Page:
Pamplona — made famous by Ernest Hemmingway in 'The Sun Also Rises.' It hosts the festival of San Fermin, with the running of the bulls (el encierro). The festival is celebrated every year for a week beginning on July 7.
Tudela — the second largest city in Navarra with a population not higher than 40,000 people. Tudela is 94 km (60 miles) far from Pamplona, it's linked by a good highway and there are good connections by bus and train. It's used to be a big center of vegetables production although industry has been developed in the city. It has a beautiful cathedral from the Romanic and Gothic period.
Pirineos de Navarra (Pyrenees of Navarre) and Montaña (Mountain zone): The north part of Navarra where there is a lot of mountains, like "Mesa de los Tres Reyes" (2.424 m.) and "Pico de Ory" (2.104 m.). This is the "Basque" and "green" Navarra where in many villages and small towns Basque is spoken and there is continental weather. It is bordered by France and Basque Country.
Comarca de Pamplona (Pamplona metropolitan area): The most populous area of Navarre (half of the people of Navarra live here), with Pamplona, Barañáin or Burlada. It is a urban area. It's in the centre of the region.
Tierra Estella (Estella Land): The historic part of Navarre with many medieval monuments and towns. The way to Santiago is here. The most important towns are Estella, Puente La Reina and Viana.
Zona Media (Centre Area): It is a transition area between mountain zone and south zone, with important historic towns like Olite (which was the capital of the Kingdom of Navarre, with a wonderful Palace-Castle), Tafalla, Ujue, Andosilla and San Martín de Unx.
Ribera de Navarra (South of Navarre): The south part of Navarre, the only area that was occupied by the Muslims who founded Tudela, the capital of this zone and the second city of Navarre. It is one of the most important areas of agriculture in Navarre and Spain.
Both Spanish and Basque (Español and Euskera) are official languages in Navarra. Spanish is more spread than Basque in Navarra, and everybody can speak Spanish in this land, but Basque is also spoken by a wide part of the population specially in the north of Navarra and Pamplona as a native language.
Navarra is called "Land of diversity". From Pamplona, in 50 miles around, you can enjoy forests (as Irati Forest), caves (Mendukilo, Zugarramurdi, Urdax, ...), Pyrenees Mountains, River Springs (as Urederra river), Castles (Javier, Olite, ...), Monasteries (Leire, Urdax, Oliva,...), desertic landscapes (Bardenas Reales), Natural Areas (Urbasa, Arbayun and Lumbier Gorges...), ...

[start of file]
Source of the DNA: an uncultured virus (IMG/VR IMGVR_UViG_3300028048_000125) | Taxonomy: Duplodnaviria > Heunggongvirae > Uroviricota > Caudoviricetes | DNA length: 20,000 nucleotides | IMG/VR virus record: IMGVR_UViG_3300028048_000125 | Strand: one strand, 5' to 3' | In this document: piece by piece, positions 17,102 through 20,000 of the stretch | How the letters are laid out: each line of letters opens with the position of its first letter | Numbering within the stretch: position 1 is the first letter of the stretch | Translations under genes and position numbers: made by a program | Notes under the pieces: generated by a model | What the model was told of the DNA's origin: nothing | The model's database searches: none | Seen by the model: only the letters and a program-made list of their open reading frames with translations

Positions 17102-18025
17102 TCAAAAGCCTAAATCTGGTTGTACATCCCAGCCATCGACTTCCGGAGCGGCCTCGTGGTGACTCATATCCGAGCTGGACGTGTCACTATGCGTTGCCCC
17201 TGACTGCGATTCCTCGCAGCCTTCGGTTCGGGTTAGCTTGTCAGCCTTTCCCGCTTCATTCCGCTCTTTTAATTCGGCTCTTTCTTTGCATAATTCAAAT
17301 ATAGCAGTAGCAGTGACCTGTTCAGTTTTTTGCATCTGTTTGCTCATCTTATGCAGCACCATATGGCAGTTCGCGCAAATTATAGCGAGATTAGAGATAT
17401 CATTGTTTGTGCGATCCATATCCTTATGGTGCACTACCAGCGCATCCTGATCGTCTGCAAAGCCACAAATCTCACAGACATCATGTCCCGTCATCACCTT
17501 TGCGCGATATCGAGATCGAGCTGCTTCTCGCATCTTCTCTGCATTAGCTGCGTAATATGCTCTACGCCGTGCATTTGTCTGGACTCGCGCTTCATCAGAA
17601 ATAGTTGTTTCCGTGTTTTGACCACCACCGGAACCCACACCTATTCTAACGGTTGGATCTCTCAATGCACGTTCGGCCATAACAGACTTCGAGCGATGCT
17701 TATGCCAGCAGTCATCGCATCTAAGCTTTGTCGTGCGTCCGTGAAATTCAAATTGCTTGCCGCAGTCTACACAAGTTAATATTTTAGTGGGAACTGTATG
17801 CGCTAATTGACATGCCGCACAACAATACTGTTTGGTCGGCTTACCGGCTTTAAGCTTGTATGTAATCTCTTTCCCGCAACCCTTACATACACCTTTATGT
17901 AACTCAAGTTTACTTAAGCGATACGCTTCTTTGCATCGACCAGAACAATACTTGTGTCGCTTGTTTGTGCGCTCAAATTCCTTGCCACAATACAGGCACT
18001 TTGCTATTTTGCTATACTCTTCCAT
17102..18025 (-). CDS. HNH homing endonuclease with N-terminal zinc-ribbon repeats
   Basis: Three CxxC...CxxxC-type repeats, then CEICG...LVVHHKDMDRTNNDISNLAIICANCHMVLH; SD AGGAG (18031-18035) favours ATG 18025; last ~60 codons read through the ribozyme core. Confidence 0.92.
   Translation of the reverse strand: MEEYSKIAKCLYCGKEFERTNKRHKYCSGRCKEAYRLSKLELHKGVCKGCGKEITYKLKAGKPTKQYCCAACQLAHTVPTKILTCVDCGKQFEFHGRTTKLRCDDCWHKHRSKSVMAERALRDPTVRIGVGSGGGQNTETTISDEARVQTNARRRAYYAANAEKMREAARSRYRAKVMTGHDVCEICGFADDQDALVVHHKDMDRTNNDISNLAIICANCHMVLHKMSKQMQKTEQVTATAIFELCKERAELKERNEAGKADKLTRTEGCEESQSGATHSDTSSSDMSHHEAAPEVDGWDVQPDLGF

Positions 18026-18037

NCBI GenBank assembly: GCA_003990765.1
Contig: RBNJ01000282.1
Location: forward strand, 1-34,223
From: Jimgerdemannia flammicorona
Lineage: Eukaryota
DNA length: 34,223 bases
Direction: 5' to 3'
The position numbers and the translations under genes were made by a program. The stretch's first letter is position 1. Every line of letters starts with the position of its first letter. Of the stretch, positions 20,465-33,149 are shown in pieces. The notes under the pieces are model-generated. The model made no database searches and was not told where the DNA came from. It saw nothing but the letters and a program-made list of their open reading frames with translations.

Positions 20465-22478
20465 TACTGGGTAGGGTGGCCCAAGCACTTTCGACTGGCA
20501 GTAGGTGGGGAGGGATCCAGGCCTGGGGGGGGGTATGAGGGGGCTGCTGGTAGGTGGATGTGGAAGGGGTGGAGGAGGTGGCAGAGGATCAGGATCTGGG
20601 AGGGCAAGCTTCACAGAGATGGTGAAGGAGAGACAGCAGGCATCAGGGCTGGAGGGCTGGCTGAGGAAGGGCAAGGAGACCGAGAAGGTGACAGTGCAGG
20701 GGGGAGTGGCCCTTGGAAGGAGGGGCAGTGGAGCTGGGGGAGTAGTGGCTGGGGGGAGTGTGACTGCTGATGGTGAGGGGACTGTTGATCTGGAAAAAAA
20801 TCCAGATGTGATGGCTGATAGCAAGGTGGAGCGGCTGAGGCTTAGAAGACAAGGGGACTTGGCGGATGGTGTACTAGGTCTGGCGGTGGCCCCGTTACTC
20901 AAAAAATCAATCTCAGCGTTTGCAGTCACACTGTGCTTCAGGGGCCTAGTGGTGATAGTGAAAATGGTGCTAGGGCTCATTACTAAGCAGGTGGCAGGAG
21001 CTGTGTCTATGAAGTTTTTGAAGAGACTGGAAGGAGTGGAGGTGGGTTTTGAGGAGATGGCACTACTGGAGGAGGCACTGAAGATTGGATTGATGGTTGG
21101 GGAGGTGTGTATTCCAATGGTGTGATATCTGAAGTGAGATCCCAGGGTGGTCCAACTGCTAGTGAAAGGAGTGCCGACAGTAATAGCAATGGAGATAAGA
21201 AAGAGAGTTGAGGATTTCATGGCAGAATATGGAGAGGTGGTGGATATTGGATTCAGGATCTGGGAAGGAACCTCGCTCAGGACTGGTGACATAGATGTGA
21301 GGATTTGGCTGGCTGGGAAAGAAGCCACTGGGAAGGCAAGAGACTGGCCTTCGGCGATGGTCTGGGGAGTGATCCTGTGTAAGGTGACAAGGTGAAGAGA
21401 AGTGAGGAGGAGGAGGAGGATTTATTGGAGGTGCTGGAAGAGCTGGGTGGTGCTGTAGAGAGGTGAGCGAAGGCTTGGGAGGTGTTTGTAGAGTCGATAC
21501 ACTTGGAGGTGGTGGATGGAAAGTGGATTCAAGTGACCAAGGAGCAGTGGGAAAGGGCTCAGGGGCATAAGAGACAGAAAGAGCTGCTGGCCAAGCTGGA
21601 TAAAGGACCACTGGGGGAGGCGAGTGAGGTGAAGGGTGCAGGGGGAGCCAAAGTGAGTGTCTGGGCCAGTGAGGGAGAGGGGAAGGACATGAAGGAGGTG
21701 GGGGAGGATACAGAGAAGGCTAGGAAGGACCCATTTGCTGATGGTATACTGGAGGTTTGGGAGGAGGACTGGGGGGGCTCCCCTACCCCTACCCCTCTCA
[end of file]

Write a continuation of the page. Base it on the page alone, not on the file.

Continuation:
Anyway, most of tourist who arrive to Navarra do it for two main reasons: St James Way (El camino de Santiago), and the running of the bulls festival in July (San Fermín).
To visit and enjoy so many interesting places, the best option is to rent a car, because public transportation is not so available, with few services and usually don´t arrive to the best places (as Irati Forest or Bardenas Reales).
Also, if not speaking Spanish is a bit complicated in some areas, as only in a few tourist attractions English guides are available (as I remember only at Olite Castle and Roncesvalles with audioguides).
Another easy option to visit this areas without worrying about renting a car or language problems it's to do a tour with some local tour agency.
TRIP NAVARRA (firstname.lastname@example.org ). Agency tour who offers 6 different tours in small groups of maximum 8 people, full day, including all entrance tickets, insurance, lunch at a local restaurant, and an English speaker guide. Prices from 40-60 euro.
Nacedero del Urederra, National Park of Urbasa-Andia, .
One of the many turquoise pools on the hike to the source of the River Urederra
A beautiful hike, alongside some ethereal, unreal looking turquoise pools and through some truly breathtaking views within the National Park of Urbasa-Andia. It is a easy 5km walk (3 hours round trip walk) which takes you from the small village of Baquedano to the source of the River Urederra; a waterfall easily reached by foot for families. This is not the only hike to do in the park, which has a variety of walks of various lengths (up to 24km) and difficulty among some spectacular countryside. Access to the park is regulated for conservation purposes but free to access and you should book on their website prior to going. There are 450 tickets available a day, of which 60% are bookable online, with the remaining allocated to those who turn up. You can get to the park either by renting a car and driving to the area where there is a small car park (3 EUR for parking) or by public transport where from San Sebastian, the trip to Urederra can be broken into two legs. The first leg is to Alsasua, which is easily reached by train or bus from San Sebastian, both taking roughly 90 minutes. Bus timetables for Alsa are available on their website. However, the Alsa bus stop in Alsasua is not marked (and worse its location on a map may be incorrectly marked as being on Calle San Juan) but it is outside a residential home for elderly people on Calle Idertzagain. The second leg involves a 30 minute taxi ride (40 EUR one way) from Alsasua, (+34 608776154, Taxi Goikoetxea - Spanish-speaking only) to Baquedano. If you have not put together a picnic, the bakeries and cafes along San Juan make for a good choice as Baquedano has no shops. Remember to arrange in good time the taxi ride back to Alsasua for the bus/train back. (42.8020261,-2.1328051)edit